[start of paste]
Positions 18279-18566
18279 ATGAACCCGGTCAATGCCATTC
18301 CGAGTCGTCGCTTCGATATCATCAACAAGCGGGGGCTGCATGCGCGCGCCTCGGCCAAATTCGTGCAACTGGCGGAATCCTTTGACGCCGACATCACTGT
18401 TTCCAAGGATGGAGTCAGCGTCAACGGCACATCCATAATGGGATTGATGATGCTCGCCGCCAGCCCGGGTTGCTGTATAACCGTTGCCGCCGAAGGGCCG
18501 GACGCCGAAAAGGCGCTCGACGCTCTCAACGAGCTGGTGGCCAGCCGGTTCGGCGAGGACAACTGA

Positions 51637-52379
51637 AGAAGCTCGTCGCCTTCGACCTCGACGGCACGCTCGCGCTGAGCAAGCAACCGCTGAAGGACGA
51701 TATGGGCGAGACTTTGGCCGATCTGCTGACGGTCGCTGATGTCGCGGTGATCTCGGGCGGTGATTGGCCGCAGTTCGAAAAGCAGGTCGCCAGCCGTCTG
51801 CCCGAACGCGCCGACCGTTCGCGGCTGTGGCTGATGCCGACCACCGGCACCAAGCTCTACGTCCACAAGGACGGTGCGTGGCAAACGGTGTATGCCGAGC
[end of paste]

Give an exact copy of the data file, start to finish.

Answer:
Positions 18279-18566
18279 ATGAACCCGGTCAATGCCATTC
18301 CGAGTCGTCGCTTCGATATCATCAACAAGCGGGGGCTGCATGCGCGCGCCTCGGCCAAATTCGTGCAACTGGCGGAATCCTTTGACGCCGACATCACTGT
18401 TTCCAAGGATGGAGTCAGCGTCAACGGCACATCCATAATGGGATTGATGATGCTCGCCGCCAGCCCGGGTTGCTGTATAACCGTTGCCGCCGAAGGGCCG
18501 GACGCCGAAAAGGCGCTCGACGCTCTCAACGAGCTGGTGGCCAGCCGGTTCGGCGAGGACAACTGA

Positions 51637-52379
51637 AGAAGCTCGTCGCCTTCGACCTCGACGGCACGCTCGCGCTGAGCAAGCAACCGCTGAAGGACGA
51701 TATGGGCGAGACTTTGGCCGATCTGCTGACGGTCGCTGATGTCGCGGTGATCTCGGGCGGTGATTGGCCGCAGTTCGAAAAGCAGGTCGCCAGCCGTCTG
51801 CCCGAACGCGCCGACCGTTCGCGGCTGTGGCTGATGCCGACCACCGGCACCAAGCTCTACGTCCACAAGGACGGTGCGTGGCAAACGGTGTATGCCGAGC